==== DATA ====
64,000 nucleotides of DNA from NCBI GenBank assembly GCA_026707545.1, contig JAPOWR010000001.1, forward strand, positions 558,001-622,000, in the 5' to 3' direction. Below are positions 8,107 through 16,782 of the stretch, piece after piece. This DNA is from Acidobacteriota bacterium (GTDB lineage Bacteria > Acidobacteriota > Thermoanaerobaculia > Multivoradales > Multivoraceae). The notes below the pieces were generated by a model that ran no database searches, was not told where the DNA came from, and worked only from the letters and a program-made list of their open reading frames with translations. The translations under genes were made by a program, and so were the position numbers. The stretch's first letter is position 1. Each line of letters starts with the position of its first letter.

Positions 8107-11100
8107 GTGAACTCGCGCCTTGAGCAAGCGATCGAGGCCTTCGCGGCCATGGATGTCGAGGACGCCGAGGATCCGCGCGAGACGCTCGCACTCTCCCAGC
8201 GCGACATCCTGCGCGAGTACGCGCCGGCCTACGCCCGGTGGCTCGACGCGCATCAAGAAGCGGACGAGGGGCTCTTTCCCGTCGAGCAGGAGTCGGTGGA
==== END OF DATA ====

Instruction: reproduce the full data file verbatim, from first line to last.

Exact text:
64,000 nucleotides of DNA from NCBI GenBank assembly GCA_026707545.1, contig JAPOWR010000001.1, forward strand, positions 558,001-622,000, in the 5' to 3' direction. Below are positions 8,107 through 16,782 of the stretch, piece after piece. This DNA is from Acidobacteriota bacterium (GTDB lineage Bacteria > Acidobacteriota > Thermoanaerobaculia > Multivoradales > Multivoraceae). The notes below the pieces were generated by a model that ran no database searches, was not told where the DNA came from, and worked only from the letters and a program-made list of their open reading frames with translations. The translations under genes were made by a program, and so were the position numbers. The stretch's first letter is position 1. Each line of letters starts with the position of its first letter.

Positions 8107-11100
8107 GTGAACTCGCGCCTTGAGCAAGCGATCGAGGCCTTCGCGGCCATGGATGTCGAGGACGCCGAGGATCCGCGCGAGACGCTCGCACTCTCCCAGC
8201 GCGACATCCTGCGCGAGTACGCGCCGGCCTACGCCCGGTGGCTCGACGCGCATCAAGAAGCGGACGAGGGGCTCTTTCCCGTCGAGCAGGAGTCGGTGGA